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Returning to learning following a concussion

Following a concussion, it is common for children and adolescents to experience difficulties in the school setting. Cognitive difficulties, such as learning new tasks or remembering previously learned material, may pose challenges in the classroom. The school environment may also increase symptoms with exposure to bright lights and screens or noisy cafeterias and hallways. Unfortunately, because most children and adolescents look physically normal after a concussion, school officials often fail to recognize the need for academic or environmental adjustments. Appropriate guidance and recommendations from the pediatrician may ease the transition back to the school environment and facilitate the recovery of the child or adolescent. This report serves to provide a better understanding of possible factors that may contribute to difficulties in a school environment after a concussion and serves as a framework for the medical home, the educational home, and the family home to guide the student to a successful and safe return to learning.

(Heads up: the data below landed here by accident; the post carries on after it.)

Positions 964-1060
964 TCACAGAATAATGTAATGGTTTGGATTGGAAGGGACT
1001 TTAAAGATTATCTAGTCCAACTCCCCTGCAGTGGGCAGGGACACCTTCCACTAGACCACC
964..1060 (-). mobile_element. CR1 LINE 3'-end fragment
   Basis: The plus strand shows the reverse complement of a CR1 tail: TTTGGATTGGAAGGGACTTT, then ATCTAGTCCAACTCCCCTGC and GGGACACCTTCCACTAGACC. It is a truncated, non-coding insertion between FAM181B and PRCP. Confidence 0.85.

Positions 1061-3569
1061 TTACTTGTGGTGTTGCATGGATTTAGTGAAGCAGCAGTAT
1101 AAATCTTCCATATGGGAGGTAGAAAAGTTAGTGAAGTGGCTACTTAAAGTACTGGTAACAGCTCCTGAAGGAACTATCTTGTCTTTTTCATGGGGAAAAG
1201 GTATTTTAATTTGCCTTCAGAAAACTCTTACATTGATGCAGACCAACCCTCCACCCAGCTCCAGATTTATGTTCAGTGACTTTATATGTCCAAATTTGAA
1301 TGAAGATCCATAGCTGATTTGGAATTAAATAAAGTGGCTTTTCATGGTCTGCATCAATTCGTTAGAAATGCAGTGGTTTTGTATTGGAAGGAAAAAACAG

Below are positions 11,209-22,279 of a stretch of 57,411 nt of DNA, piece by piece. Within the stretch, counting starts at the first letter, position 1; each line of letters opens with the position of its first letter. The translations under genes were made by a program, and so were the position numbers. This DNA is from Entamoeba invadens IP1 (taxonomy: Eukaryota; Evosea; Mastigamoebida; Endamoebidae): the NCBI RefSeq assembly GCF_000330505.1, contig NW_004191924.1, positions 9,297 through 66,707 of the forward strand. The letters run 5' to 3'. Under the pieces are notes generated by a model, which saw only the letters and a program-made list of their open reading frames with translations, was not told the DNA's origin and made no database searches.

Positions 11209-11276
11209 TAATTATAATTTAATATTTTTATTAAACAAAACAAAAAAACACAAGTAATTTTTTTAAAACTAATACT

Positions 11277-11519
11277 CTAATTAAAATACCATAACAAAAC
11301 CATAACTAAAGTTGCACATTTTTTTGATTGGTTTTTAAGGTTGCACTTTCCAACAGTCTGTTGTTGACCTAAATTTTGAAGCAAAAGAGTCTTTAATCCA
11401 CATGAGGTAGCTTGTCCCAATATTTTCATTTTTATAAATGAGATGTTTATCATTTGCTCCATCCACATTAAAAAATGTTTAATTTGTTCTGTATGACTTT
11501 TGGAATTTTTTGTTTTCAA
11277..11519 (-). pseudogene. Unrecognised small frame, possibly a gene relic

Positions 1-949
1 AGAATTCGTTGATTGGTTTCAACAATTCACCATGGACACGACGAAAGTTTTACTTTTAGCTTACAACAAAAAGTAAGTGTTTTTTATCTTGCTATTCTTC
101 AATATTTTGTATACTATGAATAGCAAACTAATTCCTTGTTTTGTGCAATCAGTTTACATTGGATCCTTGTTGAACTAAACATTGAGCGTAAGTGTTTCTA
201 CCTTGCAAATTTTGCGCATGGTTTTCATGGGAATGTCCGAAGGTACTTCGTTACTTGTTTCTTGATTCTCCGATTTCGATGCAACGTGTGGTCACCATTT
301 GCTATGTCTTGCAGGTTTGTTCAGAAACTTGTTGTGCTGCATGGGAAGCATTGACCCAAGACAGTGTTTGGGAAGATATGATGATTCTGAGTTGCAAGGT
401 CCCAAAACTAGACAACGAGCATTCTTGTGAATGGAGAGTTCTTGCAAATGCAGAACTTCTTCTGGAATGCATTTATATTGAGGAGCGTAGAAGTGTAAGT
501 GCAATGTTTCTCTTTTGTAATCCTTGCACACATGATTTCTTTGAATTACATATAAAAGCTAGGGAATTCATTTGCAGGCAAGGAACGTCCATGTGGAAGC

1.Pediatrics. 2013 Nov;132(5):948-57. doi: 10.1542/peds.2013-2867. Epub 2013 Oct 27.
Halstead ME, McAvoy K, Devore CD, Carl R, Lee M, Logan K; Council on Sports Medicine and Fitness; Council on School Health.

Collaborators: Brenner JS, Demorest RA, Halstead ME, Kelly AK, Koutures CG, LaBella CR, LaBotz M, Loud KJ, Moffatt KA, Brooks M, Martin SS, Gregory A, Kluchurosky LK, Philpott JF, Emanuel A, Devore CD, Allison MA, Ancona R, Attisha E, Barnett S, Holmes BW, Kjolhede C, Lerner M, Minier M, Okamoto J, Young T, Duff C, Grant LM, Johnson V, Vernon-Smiley M, Giola G, Pengel K, Yeates K, Guinn-Jones M.